Having said that we have supported plenty of very experienced sewists who have changed or upgraded their machine and attempted to thread it in the same way as their old one. However, due to a slight nuance or difference in the threading technique it has caused issues such as poor stitch quality or the thread cutters not working.

If you're still struggling to work it out from the manual, it's always worth searching on the machine model number on Youtube for a threading guide. We recently did a full review of the Janome 725S, which includes a step by step threading guide.

Change Your Needle Regularly

A blunt or damaged needle is the number one culprit for poor stitch quality and can lead to any number of stitch problems, including skipped and uneven stitches and thread shredding. If your machine is making more of a thumping sound as the needle penetrates the fabric, then the needle is almost certainly blunt and needs replacing.

Remember, even though a needle can look (and sound) fine, it can be very slightly bent so don't just rely on your eyes - swap it! How regularly should you change the needle you might ask? I usually change mine after every one to two projects. Sewing machine needles are relatively cheap, so keep a stash and replace them regularly.

Change Your Needle

When changing the needle be careful not lo let it drop inside the machine as it's perfectly aligned to do just that when you're loosening the needle screw.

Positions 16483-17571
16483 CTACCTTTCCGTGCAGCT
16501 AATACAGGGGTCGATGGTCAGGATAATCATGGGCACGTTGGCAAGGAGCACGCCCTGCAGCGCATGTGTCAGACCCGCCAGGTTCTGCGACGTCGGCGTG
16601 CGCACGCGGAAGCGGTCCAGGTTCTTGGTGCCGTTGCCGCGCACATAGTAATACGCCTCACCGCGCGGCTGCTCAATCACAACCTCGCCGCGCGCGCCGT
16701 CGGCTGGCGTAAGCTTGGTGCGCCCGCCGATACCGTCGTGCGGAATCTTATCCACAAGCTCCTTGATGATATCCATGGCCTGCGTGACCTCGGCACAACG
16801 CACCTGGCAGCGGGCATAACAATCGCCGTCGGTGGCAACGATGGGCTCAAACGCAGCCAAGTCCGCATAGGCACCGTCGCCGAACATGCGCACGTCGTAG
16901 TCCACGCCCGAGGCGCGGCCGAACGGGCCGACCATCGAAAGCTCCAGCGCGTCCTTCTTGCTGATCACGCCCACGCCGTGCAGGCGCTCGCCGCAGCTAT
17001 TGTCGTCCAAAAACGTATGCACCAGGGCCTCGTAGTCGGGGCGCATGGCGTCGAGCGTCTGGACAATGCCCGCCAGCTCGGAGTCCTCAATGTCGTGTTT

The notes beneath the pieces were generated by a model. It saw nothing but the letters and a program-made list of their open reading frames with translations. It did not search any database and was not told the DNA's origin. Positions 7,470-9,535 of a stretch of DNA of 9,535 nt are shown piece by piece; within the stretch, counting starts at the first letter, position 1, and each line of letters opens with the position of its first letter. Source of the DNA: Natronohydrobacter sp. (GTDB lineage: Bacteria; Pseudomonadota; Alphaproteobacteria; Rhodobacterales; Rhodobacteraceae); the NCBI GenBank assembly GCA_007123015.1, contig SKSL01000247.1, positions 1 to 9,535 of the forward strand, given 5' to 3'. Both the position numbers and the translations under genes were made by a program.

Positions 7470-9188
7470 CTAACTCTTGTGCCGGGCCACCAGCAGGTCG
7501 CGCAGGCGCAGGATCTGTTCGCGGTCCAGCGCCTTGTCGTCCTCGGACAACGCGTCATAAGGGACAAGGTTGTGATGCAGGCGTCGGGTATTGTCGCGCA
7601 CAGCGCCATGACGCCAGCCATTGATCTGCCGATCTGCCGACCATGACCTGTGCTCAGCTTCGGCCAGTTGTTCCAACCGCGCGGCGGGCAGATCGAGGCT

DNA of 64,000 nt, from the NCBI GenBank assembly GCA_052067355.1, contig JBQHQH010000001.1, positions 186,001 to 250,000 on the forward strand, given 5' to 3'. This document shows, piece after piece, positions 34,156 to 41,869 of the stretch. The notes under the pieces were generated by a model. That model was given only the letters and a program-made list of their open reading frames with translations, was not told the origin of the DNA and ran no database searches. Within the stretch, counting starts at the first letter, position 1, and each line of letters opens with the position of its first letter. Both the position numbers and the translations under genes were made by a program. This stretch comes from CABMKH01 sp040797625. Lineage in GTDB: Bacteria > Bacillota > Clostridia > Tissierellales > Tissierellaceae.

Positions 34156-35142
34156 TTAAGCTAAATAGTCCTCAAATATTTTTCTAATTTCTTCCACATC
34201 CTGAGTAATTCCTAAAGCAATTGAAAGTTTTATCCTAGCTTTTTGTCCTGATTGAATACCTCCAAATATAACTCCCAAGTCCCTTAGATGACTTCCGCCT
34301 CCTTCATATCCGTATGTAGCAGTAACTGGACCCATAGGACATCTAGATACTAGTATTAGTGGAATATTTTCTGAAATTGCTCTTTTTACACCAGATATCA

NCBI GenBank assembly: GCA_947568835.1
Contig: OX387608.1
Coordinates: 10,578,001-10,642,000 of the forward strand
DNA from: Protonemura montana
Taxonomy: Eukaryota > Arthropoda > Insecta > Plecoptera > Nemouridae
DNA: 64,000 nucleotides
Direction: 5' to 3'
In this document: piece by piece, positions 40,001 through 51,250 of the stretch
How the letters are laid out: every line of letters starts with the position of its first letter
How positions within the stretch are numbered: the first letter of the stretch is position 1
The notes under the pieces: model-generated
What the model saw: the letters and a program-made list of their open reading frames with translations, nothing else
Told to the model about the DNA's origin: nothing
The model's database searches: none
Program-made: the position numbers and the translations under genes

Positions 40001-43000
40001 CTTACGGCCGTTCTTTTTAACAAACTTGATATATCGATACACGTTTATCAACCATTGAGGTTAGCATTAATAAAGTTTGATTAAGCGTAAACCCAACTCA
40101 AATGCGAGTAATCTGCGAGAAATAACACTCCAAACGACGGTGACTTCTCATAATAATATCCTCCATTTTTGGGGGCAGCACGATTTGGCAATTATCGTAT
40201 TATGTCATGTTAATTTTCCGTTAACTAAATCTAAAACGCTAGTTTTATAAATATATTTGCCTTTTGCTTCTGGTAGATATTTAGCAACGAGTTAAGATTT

A great tip is to place a piece of paper under the foot before loosening the needle clamp screw.

Also, make sure that when inserting the new needle that you insert it in the correct orientation (usually the flat side of the shank facing away from you) and that you push it up as far as it will go.

Not doing so can lead to a number of stitch quality problems, plus it could also strike the bobbin case or bend the needle threader (if your machine has one).

Use the Correct Needle Type

For general sewing, a universal size 80 needle should be fine. However, if you're trying to sew more varied types of fabric such as jersey, leather, sheers or use thicker / thinner threads then you need to use a needle designed for the job. This will help you to achieve good stitch quality on trickier fabrics.